There're actually two essential reasons why I prefer vinyl over compact discs these days.  First off is the superior packaging !  I just don't like the small format of a cd any longer (especially the awefull jewelboxes are so disrespectful to art - one exception is the japanese mini gatefold sleeve).  For a lp you can really work with visuals, photography and much more on a larger scale while adding a personal and handmade touch to it all, add to it the beautiful colors of vinyl you can have your music pressed on, and you've a luxurious release which is so more personal and unique.
Secondly, the limited length on a lp... Perhaps this sounds strange coming from a former ambient musician, a musicstyle which normally demands longform pieces and maximum cd times, but when you've only 40 minutes to your disposal (20 minutes per side that's) you do work much more focused and determined to make a statement that is to the point and much more condensed.  For the listener as well the attention span remains throughout the complete listening session, not mentioning the fact that you've to get up and flip the record to listen to the 2nd side.  This all contributes to a much more lively listening experience.

When I see how my fear falls burning vinyls are selling and how enthusiastic people respond to the covers, packaging and uniqueness of such releases, I can only conclude that vinyl is back.

And to make the circle is even more complete, I'm happy to announce that the very last vidnaObmana release will be a 8lp box-set.  1987-2007 chasing the odyssee will be the definite retrospective on Dutch vinyl specialist tonefloat. The box-set will contain 6 lps covering my solo work, selections from the releases on Projekt, Hypnos, Hic Sunt Leones and Relapse Records (thanks to the labels involved to make this all happen), 1 live lp and 1 remix lp.
After that the book is closed.

 
PS. It seems that my old loginname got deleted so that's why I re-registered myself...
   
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Seren

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Re: Vinyl
« Reply #28 on: January 28, 2008, 11:25:24 AM »
Vidna, the 8 lp set sounds a beautiful collectors item. I just don't have a turntable to put it on which is a pity....

I have always thought the artwork for CD's is compromised by the jewel box in many ways (thought the addition of leaves in a clear back is nice) which is why I loved the Amplexus series and other attempts to get beyond the 12cm x 12cm limits. Some of the Hawkwind digipaks have really tried to recreate the open up sleeves of the early 70's. The Umbra label covers are also an attempt to explore that same artistic direction.

I will always remember when I first bought 'Irrlicht' and there was more than 20 minutes a side of music, I thought that was great and felt many artists (possible quality arguments not being ignored here) were not putting onto the records as much music as they might  for fnancial or lack of music reasons- I know the 74 minutes CD length proved a great resource for musicians (myself included), but like anything, just because it is there it does not have to be used and some of the Amplexus and Penumbra releases are examples of this too. I have a sense from some places that getting a CD with only 20 -25 minutes can leave people's expectations feeling shortchanged, an expectation that perhaps the 20 minute a side vinyl can avoid.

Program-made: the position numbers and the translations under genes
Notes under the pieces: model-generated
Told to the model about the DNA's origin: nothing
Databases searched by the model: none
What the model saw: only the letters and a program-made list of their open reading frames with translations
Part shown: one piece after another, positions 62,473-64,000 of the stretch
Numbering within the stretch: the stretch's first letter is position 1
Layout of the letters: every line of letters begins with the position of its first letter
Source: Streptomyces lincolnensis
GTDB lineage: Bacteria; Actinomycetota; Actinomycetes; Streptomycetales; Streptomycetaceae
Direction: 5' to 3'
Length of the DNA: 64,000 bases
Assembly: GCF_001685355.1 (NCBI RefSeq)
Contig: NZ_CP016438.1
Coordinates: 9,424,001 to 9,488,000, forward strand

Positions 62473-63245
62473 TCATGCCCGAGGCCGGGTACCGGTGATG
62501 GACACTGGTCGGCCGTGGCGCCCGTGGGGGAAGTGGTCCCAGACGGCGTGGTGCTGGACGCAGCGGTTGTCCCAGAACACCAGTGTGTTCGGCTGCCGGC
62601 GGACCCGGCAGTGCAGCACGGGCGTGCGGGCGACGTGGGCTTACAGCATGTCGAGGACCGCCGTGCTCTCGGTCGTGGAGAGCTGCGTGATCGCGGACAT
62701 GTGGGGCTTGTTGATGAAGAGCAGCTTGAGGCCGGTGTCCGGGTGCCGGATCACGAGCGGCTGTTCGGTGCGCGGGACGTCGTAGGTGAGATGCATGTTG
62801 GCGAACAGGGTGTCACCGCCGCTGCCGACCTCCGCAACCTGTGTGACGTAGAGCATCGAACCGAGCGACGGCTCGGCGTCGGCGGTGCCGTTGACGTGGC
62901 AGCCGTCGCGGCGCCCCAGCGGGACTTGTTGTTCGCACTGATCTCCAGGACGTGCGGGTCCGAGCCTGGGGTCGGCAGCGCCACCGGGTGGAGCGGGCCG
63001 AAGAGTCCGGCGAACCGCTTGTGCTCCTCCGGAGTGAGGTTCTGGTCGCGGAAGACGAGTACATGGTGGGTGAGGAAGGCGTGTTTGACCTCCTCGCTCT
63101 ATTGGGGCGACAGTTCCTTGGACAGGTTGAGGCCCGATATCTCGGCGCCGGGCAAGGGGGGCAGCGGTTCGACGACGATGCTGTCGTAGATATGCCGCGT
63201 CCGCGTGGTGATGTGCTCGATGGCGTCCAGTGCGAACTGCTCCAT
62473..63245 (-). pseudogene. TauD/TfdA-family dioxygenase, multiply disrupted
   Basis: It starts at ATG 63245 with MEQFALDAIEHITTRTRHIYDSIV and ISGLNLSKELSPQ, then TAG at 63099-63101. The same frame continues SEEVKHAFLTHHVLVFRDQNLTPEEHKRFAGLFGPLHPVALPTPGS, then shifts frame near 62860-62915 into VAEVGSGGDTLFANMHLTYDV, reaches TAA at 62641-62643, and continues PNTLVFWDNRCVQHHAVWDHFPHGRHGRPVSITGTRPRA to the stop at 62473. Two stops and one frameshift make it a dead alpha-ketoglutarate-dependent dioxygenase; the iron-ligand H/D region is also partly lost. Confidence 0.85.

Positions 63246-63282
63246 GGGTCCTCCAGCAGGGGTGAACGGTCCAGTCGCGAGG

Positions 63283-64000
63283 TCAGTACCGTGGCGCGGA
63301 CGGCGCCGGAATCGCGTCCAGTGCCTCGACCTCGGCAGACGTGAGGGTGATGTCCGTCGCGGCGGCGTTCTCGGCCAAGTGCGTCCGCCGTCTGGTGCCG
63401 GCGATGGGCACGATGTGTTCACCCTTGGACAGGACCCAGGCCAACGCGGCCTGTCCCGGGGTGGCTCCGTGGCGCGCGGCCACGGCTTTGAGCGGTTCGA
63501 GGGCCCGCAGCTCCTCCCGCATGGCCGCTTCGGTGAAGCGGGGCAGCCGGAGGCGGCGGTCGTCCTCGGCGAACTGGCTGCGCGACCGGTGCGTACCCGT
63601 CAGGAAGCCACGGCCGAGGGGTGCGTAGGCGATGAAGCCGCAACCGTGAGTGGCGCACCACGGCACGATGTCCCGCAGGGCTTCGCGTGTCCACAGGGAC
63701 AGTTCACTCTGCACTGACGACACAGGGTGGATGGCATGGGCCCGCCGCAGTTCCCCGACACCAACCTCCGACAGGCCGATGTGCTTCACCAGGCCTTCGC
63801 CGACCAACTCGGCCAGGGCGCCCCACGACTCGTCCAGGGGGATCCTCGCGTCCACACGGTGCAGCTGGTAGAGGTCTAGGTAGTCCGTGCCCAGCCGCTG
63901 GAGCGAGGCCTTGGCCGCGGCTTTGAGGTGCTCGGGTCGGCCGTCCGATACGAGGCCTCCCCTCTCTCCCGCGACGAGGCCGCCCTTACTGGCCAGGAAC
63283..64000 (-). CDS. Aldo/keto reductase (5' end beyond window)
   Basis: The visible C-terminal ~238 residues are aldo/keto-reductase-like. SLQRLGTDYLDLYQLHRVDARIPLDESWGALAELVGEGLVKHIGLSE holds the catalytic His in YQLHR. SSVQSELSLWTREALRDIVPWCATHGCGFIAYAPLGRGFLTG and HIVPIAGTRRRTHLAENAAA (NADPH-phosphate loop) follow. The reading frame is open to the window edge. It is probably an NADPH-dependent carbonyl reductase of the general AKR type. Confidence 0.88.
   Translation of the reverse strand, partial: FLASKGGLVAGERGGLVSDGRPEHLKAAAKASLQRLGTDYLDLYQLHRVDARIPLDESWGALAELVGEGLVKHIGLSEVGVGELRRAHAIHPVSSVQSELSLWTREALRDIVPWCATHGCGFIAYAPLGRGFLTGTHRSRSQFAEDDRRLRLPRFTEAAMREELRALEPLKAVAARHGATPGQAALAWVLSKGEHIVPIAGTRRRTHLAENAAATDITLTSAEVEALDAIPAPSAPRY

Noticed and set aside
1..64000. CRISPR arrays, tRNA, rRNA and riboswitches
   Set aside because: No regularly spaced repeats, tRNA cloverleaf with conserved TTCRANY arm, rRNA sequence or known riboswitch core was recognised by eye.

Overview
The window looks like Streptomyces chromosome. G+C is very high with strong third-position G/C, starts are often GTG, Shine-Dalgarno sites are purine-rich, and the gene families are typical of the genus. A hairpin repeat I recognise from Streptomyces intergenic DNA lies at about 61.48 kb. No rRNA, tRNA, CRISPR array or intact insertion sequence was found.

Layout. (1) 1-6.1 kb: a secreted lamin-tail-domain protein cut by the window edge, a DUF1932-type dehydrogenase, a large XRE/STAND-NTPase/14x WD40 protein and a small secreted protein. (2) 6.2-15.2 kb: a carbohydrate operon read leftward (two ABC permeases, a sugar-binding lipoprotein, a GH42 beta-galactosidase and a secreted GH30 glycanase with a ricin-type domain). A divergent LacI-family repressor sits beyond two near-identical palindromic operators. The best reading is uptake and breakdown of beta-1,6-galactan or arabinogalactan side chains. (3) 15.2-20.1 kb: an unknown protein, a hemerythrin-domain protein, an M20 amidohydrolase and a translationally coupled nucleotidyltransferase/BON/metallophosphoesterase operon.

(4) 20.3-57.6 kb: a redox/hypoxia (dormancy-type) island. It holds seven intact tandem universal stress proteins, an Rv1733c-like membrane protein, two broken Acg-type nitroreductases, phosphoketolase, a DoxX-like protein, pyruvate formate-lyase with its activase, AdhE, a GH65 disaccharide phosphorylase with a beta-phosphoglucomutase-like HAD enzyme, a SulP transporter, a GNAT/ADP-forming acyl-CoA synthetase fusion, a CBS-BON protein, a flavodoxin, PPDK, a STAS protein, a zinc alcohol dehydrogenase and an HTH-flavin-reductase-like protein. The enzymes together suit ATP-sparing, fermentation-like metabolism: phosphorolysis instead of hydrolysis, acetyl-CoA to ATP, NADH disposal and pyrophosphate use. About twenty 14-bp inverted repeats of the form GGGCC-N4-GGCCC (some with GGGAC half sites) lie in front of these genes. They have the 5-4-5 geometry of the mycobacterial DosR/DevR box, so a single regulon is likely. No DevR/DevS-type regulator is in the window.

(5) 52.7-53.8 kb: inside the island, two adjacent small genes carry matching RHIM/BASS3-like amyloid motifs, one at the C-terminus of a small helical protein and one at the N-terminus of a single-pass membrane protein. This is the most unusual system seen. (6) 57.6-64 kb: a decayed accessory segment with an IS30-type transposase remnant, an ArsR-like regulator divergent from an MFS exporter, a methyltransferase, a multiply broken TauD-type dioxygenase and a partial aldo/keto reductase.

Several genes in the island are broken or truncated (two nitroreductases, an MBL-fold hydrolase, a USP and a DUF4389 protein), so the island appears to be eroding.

when buying my CD player 11 years ago I deliberately chose a single disc machine so that I had to pay attention to the music and keep an active interaction by choosing each disc in turn, rather than put on five 74 minute discs and use the music as wallpaper.





LNerell

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Re: Vinyl
« Reply #29 on: January 28, 2008, 01:40:02 PM »
For the listener as well the attention span remains throughout the complete listening session, not mentioning the fact that you've to get up and flip the record to listen to the 2nd side.  This all contributes to a much more lively listening experience.


Not all of us had to get up to flip a record over. For years my turntable of choice was this player:





It has two sets of arms and when one side was done it would automatically start playing the other side of the disc. It was a great conversation piece in its time.  ;D I still have it but it doesn't work anymore.
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jkn

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Re: Vinyl
« Reply #30 on: January 28, 2008, 02:02:21 PM »
My bass player in my first band had something like that.   Interestingly - it could stand straight up and still play.   
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Undershadow

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Re: Vinyl
« Reply #31 on: January 28, 2008, 02:05:35 PM »
My bass player in my first band had something like that.   Interestingly - it could stand straight up and still play.

Probably better than your bass player could ;)

Joe R

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Re: Vinyl
« Reply #32 on: January 28, 2008, 03:44:12 PM »


When I see how my fear falls burning vinyls are selling and how enthusiastic people respond to the covers, packaging and uniqueness of such releases, I can only conclude that vinyl is back.

Obviously Dirk, you're entitled to do things as you see fit. If I were a musician however, I think I'd want my music released in the most accessible format. I know what you mean about a larger surface for artwork on the LP, but for me the music takes precedence.